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STEM: Scholarly vs. Popular

What is the difference between scholarly and popular sources?

Scholarly Journals

Here's an example of a scholarly journal and some of its characteristics.


Example of a scholarly journal cover: The Historian 

  1. Author - credentials, experts in their field, often associated with a university
  2. Wording - very formal & difficult, written for experts in the field
  3. Format - an abstract at the beginning and a bibliography at the end
  4. Content - original research, formal criticism, case studies, etc.
  5. Length - tendency to be longer in all disciplines except science
  6. Photographs - graphs and charts only, no glossy photos or advertisements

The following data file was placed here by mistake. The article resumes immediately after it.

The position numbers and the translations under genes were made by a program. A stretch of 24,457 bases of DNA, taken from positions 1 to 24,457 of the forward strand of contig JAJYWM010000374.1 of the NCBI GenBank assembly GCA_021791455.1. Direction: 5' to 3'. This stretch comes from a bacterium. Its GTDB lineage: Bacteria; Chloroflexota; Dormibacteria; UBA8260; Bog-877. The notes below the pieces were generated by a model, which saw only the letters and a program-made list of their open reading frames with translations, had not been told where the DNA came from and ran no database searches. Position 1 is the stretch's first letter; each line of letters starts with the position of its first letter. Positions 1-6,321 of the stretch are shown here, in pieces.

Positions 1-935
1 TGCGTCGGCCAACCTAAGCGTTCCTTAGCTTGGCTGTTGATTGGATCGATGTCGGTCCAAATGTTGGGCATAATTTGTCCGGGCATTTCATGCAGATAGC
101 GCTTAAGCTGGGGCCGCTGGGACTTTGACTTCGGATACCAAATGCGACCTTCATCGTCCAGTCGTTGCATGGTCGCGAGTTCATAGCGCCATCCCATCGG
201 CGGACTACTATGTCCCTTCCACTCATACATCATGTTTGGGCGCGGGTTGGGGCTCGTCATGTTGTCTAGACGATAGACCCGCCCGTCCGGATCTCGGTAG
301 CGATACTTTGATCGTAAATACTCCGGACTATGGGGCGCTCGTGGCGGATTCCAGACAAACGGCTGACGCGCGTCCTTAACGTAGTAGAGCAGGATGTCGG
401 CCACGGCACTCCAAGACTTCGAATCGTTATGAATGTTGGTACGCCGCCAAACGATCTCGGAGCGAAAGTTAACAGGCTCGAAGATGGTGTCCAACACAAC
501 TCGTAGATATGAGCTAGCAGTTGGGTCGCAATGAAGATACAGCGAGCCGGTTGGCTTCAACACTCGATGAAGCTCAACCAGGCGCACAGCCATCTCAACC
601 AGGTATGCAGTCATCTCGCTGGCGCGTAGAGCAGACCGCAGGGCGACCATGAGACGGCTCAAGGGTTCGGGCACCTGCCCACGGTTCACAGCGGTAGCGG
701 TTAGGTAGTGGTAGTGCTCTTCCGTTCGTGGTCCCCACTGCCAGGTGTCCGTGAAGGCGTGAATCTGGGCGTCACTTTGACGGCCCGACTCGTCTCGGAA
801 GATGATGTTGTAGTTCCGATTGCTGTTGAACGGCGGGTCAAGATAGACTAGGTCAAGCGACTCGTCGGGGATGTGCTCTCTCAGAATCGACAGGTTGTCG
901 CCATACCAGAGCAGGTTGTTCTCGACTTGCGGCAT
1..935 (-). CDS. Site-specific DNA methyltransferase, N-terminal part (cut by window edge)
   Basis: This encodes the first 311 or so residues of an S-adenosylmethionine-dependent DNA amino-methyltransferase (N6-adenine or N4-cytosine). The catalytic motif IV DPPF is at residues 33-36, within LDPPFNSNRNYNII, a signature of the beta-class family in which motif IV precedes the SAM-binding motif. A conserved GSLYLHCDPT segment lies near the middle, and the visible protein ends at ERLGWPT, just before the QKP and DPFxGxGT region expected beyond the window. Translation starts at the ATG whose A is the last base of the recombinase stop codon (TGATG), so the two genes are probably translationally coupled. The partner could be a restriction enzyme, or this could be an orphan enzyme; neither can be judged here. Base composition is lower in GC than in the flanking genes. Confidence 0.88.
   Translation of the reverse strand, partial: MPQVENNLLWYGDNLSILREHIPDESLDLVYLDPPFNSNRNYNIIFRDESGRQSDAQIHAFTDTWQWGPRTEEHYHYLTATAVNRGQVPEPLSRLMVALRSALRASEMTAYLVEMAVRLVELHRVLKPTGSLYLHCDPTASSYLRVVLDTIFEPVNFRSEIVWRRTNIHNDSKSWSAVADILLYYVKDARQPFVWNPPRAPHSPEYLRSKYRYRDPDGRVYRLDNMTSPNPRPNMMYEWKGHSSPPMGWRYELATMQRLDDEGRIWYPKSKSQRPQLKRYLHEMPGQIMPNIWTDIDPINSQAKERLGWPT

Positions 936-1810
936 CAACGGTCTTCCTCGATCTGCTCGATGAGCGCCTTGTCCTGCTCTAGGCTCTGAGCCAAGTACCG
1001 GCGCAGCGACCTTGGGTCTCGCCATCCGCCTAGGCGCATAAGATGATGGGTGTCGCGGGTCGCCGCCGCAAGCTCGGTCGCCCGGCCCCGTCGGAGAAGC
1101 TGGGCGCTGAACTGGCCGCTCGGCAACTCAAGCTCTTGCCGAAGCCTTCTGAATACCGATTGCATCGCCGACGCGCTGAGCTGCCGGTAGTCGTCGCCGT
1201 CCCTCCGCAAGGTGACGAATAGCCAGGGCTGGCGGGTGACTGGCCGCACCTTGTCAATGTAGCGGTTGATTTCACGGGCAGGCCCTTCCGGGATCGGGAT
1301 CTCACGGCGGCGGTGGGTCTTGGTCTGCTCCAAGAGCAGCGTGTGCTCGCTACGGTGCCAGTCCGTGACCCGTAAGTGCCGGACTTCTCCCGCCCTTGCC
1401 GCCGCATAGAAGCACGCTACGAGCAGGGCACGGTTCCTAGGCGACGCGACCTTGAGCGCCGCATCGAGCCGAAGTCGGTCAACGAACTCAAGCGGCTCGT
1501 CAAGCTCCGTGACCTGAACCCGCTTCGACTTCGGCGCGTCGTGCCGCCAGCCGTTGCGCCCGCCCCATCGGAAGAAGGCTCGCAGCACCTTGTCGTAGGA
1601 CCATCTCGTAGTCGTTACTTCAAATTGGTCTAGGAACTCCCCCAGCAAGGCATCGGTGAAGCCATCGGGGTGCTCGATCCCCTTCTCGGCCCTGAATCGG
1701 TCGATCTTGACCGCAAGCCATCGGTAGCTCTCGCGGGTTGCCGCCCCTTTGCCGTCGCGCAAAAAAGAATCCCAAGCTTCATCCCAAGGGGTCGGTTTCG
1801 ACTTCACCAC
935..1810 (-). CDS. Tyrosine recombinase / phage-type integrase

7. Published - quarterly (4x per year) or monthly

Here's an example of a popular magazine and some of its characteristics.

Example of a popular journal cover: Vibe 

  1. Author - journalists, industry insiders
  2. Wording - easy for everyone to understand
  3. Format - usually no works cited
  4. Content - wide range of topics, current issues and research summaries
  5. Length - shorter
  6. Photographs - lots of glossy photos & advertisements
  7. Published - daily, weekly or monthly

Scholarly/Academic Journals (infographic)

Quick Links

How to Read a Scholarly Article

What is Peer Review?

Quick tutorial from North Carolina State University


adjective \ˈkre-də-bəl\

: able to be believed : reasonable to trust or believe

: good enough to be effective


adjective \-lē\

: concerned with or relating to formal study or research

: having the characteristics of a scholar

peer review


: a process by which a scholarly work (such as a paper or a research proposal) is checked by a group of experts in the same field to make sure it meets the necessary standards before it is published or accepted

Definitions from Merriam-Webster online dictionary